As winter weather approaches it is time to start thinking about clipping your horse. Whether you are in a colder climate for the season or travel south with your horse, clipping is a good option if you plan to keep them in consistent work. Completing the task yourself can be a big undertaking so make sure you are fully prepared. Read on to learn about BarnManager’s top tips for a smooth and successful clipping job.
Check Your Blades
The first step in clipping your horse is to check your blades. Make sure the blades are new or newly sharpened, so it is easier to cut through the hair. Dull or dirty blades will not only make clipping more difficult and time-consuming but can also cause a poorer-looking result. It’s also a good idea to have an extra pair of blades handy just in case.
Prepare Your Horse
If the weather allows it, bathing your horse beforehand will make the task much easier. Clipping a dirty horse dulls your blades more quickly and can also result in more visible lines in the horse’s coat. After bathing your horse, spray a mane detangler on their coat to help the blades go through the hair more smoothly. Be sure to wait until your horse is completely dry before starting to clip. Clipping a horse while they are still wet can clog the blades. If bathing is not an option, spot-clean and brush your horse as well as you can and use a vacuum if you have one to remove extra dirt from their coat. Another way to clean up your horse without giving them a bath is to rub them down with a warm damp towel. This can remove a lot of extra dirt without soaking them to the skin.
Another tip is to braid your horse’s mane to one side. This makes it easier to clip that area of their neck, especially if your horse has an unruly mane. Use elastics to tie up the braid when you start clipping the side of the neck that their mane lays on.
If you are doing a trace clip or leaving a saddle or spur patch, start by using chalk to outline where you want to clip. This will help ensure that everything will look even on both sides of the horse’s body when you are done.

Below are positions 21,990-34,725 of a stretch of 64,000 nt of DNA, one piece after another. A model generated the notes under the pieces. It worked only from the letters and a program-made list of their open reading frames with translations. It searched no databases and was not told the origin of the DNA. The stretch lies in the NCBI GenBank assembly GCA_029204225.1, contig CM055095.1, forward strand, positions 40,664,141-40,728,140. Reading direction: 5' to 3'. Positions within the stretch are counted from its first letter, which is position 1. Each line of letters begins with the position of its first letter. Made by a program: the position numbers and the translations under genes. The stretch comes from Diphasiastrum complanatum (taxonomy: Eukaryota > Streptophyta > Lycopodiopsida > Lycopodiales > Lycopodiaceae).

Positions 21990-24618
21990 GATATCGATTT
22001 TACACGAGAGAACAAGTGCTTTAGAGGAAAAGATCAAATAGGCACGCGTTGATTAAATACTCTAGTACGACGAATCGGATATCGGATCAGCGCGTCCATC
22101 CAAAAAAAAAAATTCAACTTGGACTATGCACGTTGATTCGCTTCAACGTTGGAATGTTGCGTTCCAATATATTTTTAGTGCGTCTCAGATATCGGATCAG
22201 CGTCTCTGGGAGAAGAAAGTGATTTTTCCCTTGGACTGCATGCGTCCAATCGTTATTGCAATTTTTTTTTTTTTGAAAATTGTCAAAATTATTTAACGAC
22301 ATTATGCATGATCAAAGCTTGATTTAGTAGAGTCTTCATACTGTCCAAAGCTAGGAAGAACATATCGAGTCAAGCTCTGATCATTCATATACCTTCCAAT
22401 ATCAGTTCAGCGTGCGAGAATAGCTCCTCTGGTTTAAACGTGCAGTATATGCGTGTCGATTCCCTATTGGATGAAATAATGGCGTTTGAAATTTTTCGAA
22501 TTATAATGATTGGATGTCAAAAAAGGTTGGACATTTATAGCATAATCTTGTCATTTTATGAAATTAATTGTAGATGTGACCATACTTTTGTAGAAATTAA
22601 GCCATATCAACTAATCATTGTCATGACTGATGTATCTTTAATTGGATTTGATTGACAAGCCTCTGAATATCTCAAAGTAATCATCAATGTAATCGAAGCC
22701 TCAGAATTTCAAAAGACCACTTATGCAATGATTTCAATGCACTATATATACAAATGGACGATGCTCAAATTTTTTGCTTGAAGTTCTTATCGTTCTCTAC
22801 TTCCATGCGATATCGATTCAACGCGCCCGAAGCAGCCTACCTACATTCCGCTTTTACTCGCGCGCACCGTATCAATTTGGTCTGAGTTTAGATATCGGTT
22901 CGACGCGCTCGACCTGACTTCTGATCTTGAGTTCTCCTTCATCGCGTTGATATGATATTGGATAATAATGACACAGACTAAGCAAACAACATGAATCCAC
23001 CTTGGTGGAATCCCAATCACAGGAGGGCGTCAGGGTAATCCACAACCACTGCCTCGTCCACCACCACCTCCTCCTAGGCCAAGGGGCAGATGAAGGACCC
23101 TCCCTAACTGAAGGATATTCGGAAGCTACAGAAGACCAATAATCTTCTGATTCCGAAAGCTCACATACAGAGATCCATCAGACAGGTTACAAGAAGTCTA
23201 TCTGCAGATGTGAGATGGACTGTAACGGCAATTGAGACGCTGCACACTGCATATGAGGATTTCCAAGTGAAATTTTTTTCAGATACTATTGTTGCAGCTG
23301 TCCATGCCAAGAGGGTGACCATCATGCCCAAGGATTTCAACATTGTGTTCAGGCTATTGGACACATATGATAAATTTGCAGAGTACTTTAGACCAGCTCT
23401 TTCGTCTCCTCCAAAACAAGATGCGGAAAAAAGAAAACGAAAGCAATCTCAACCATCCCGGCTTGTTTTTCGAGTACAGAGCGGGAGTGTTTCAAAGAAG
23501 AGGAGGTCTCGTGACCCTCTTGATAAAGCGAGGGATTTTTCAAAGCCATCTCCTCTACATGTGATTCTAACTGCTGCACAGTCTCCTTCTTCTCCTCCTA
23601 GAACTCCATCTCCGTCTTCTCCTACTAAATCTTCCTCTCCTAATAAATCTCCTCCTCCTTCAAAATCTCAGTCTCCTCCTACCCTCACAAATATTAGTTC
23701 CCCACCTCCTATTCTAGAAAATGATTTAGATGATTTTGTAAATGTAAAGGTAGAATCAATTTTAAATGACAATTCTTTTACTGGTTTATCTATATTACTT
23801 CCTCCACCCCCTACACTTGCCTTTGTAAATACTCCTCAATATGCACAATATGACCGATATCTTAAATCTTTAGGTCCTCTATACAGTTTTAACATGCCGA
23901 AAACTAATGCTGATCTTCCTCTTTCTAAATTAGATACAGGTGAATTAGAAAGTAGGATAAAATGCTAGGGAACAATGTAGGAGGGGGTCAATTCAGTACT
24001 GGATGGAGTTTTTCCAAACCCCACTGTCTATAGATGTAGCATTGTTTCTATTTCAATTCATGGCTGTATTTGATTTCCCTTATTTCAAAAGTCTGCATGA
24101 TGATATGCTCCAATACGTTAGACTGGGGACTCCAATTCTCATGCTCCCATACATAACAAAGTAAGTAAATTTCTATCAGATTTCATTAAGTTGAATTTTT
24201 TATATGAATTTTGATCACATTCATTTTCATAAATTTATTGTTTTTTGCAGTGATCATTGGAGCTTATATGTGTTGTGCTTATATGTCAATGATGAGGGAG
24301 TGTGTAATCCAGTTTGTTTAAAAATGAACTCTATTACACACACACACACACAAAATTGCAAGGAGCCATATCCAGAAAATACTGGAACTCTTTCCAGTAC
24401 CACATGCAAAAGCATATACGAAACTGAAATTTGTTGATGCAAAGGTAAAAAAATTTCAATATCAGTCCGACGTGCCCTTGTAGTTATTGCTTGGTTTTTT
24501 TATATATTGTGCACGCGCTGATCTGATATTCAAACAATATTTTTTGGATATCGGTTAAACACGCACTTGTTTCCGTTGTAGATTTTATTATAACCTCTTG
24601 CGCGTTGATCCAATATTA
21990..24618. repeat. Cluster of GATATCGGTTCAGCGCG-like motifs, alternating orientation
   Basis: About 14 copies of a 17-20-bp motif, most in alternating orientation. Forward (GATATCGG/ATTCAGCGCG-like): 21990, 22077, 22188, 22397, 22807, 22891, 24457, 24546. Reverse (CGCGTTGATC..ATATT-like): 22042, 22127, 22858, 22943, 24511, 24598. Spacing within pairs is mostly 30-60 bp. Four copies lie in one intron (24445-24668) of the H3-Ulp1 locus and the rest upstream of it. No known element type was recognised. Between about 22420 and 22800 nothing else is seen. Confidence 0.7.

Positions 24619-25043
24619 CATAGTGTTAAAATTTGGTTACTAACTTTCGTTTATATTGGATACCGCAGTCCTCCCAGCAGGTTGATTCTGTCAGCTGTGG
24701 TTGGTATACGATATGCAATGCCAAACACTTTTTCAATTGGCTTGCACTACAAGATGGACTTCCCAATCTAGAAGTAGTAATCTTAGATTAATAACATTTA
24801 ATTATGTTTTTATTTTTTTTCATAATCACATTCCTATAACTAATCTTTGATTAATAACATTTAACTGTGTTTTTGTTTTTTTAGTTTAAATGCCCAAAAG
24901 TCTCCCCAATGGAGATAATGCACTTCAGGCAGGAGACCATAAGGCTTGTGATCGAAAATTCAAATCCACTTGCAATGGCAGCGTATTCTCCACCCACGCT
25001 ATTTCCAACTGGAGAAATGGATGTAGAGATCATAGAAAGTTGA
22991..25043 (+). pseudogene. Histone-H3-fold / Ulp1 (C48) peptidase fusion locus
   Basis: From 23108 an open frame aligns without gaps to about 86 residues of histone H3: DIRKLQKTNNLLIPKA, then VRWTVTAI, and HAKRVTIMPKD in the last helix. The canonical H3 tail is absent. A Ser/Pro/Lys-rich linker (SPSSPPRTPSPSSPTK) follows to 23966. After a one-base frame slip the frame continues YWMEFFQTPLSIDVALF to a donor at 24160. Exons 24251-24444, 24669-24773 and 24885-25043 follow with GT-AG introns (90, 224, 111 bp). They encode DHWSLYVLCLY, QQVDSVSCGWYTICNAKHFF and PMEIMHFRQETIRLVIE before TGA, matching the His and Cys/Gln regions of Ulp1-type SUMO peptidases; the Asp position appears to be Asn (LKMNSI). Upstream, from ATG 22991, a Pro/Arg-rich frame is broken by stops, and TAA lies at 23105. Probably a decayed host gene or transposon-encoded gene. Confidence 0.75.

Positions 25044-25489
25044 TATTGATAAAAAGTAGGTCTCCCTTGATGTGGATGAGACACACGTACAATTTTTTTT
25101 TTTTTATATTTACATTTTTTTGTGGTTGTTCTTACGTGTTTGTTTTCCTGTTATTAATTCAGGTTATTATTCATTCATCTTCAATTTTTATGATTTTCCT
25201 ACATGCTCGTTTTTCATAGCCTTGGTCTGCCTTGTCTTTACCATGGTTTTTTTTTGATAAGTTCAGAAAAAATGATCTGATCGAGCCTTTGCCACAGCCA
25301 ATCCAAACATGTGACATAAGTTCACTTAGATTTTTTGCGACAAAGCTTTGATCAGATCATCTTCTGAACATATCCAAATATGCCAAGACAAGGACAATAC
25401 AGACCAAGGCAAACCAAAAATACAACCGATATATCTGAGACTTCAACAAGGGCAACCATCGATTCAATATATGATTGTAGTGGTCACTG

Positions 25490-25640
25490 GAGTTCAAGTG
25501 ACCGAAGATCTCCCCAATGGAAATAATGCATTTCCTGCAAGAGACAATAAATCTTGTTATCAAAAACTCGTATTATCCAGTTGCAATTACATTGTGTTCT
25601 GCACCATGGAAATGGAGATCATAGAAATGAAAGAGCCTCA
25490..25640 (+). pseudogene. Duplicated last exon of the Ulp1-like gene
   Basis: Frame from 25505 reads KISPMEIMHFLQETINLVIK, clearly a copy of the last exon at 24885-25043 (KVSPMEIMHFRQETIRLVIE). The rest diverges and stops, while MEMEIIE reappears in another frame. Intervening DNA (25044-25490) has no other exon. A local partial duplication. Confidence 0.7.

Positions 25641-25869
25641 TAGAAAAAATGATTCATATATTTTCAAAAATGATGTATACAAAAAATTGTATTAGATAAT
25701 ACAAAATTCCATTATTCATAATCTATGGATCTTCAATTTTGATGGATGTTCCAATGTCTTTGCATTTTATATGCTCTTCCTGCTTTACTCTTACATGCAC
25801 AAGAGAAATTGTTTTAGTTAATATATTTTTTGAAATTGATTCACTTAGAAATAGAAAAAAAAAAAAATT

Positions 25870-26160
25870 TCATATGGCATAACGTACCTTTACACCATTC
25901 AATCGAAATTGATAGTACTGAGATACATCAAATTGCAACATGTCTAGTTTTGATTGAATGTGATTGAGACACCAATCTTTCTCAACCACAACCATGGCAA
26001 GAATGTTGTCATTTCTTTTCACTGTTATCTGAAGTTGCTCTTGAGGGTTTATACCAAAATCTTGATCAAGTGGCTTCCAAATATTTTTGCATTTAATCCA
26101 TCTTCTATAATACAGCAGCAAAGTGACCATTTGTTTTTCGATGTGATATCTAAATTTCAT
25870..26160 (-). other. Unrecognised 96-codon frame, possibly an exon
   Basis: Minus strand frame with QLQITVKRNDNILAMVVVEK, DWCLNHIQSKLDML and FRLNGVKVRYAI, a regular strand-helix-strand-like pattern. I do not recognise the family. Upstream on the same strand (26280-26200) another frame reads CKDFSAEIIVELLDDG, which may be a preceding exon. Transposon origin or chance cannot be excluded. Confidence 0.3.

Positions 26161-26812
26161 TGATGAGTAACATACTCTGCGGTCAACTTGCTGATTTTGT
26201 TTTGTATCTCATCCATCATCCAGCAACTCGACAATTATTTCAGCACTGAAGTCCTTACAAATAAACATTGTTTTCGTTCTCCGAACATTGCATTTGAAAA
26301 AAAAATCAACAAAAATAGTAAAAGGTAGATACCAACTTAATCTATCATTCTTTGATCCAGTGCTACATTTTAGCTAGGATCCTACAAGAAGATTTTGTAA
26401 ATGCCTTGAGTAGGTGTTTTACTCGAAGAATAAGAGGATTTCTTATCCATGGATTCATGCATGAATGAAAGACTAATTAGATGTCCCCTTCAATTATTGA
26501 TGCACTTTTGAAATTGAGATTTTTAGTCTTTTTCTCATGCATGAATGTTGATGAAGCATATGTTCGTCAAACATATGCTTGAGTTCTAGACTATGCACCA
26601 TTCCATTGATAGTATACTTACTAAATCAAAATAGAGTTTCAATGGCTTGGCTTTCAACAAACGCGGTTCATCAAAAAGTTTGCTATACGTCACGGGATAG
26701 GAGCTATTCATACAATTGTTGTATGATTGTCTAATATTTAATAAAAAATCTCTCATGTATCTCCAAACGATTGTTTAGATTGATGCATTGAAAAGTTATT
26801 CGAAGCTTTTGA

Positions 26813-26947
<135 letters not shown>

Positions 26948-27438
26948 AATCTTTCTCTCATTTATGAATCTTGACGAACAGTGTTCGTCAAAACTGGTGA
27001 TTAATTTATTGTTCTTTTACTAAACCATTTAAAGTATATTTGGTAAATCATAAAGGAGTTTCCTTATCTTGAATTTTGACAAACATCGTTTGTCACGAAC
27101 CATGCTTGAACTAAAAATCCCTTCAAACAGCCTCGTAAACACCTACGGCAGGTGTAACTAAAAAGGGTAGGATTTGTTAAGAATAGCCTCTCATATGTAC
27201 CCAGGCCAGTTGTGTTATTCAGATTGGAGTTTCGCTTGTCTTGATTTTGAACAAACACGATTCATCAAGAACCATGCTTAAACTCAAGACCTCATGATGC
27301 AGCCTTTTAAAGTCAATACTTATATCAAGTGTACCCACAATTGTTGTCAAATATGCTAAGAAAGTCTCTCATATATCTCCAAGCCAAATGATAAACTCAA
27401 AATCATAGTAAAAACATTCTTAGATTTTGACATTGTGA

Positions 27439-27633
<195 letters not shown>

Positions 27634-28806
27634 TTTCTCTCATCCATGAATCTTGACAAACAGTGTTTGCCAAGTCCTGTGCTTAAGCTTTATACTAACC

Time To Clip
The first rule of thumb is to clip against hair growth. Adjust the angle and direction you are clipping as you go depending on the area you are working on. It is also important to remember that horses can be sensitive when you clip certain sections of their body. Many horses do not like their legs, ears, stifle areas, or stomachs clipped so it is helpful to have someone hold them during that process. Clipping a horse’s face can also be tricky especially if they are sensitive or fidgety.
Take Your Time
One of the most important things to remember while clipping your horse is to take your time. This is especially important if your horse is sensitive to clippers or is not accustomed to the process. If clipping is new to your horse go extra slow, keep an eye on how they are reacting, and give them short breaks. It’s just as important to make it a positive experience for the horse as it is to do a good job clipping.
Oil and Cool Your Blades
Oil your blades every five to 10 minutes while you clip to ensure they continue to run smoothly. Also spray your blades regularly with an aerosol cooling product as you work. Depending on how thick and dirty your horse’s hair is, blades can heat up quickly so make sure to check them often. If they are getting too warm, turn them off for a couple of minutes and spray a cooling product on them. Before you resume clipping, double-check that they have returned to a cooler temperature. Clipper blades that are too warm can be uncomfortable for your horse. Using a long-bristled brush to remove hair from the blades when you take a break will also make the process go more smoothly.
Go Over Your Work
As you are clipping be sure to go over your work and reclip certain sections multiple times. This will reduce lines or any missed areas. As you reclip, slightly change the angle of your clipping to help get rid of lines. Once you are finished, brush your horse off and wipe their body with a warm damp towel. This will get rid of any loose hair clippings and allow you to see any areas that need more work. You may have to run your clippers over certain areas several times to successfully remove lines.
Clipping your horse can be a daunting task at first but becomes much easier as you get the hang of it. Don’t be afraid to ask your barn friend for help or company to make the time go by faster. And remember, practice makes perfect!
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